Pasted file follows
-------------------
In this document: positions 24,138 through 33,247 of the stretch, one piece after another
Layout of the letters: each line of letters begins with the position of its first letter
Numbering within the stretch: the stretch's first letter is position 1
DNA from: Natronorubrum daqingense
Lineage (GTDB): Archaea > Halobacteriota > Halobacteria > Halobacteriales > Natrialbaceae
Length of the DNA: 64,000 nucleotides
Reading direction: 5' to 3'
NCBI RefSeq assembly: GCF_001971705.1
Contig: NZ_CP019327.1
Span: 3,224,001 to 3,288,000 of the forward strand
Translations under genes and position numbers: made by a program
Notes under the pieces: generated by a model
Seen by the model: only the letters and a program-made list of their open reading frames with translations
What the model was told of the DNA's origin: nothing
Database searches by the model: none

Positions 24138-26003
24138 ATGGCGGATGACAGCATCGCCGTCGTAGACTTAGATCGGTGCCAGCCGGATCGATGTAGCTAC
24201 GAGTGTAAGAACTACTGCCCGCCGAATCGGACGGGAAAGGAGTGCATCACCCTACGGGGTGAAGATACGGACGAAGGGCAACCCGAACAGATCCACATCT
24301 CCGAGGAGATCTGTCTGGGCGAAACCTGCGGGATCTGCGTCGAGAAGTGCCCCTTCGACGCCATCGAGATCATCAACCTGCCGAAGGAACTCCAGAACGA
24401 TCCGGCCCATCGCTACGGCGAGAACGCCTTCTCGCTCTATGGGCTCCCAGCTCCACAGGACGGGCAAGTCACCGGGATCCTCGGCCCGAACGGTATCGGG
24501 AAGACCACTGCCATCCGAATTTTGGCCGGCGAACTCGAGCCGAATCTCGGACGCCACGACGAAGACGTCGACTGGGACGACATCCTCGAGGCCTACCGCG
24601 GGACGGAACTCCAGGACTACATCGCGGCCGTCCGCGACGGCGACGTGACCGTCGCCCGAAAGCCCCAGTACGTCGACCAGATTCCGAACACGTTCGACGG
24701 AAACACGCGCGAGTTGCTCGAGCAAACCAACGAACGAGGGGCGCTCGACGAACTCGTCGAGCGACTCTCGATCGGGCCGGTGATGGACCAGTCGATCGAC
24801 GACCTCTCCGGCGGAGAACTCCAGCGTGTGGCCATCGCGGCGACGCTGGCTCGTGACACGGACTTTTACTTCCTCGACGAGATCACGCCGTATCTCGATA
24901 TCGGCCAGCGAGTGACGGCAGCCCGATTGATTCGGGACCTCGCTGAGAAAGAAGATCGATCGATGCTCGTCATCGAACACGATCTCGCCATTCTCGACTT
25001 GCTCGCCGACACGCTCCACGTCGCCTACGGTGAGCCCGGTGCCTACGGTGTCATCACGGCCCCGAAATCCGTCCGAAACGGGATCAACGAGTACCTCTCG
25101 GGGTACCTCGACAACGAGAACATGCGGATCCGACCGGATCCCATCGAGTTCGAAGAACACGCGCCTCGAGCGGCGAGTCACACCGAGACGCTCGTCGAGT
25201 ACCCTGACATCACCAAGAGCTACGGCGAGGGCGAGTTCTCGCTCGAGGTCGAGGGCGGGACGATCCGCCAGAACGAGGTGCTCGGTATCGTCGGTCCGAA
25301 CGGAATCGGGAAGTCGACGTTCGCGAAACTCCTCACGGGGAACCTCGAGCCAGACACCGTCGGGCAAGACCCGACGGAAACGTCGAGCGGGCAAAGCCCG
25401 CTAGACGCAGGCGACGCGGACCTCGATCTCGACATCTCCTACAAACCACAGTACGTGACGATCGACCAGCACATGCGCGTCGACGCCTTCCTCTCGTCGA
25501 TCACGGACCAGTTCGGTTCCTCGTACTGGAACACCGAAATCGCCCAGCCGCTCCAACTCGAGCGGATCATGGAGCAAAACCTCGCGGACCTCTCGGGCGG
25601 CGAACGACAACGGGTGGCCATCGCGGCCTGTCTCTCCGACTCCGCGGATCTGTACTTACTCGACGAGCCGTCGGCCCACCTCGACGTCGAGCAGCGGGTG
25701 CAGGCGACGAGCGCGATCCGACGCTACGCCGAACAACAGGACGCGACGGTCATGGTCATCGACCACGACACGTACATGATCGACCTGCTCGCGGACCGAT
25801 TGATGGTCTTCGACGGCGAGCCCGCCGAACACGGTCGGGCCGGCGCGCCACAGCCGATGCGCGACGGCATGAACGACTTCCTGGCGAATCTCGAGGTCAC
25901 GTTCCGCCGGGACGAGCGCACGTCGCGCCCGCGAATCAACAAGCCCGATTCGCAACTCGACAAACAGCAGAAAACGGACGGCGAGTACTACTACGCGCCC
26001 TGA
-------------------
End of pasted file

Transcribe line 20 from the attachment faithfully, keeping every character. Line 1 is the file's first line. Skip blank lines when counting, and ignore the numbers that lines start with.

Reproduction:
24401 TCCGGCCCATCGCTACGGCGAGAACGCCTTCTCGCTCTATGGGCTCCCAGCTCCACAGGACGGGCAAGTCACCGGGATCCTCGGCCCGAACGGTATCGGG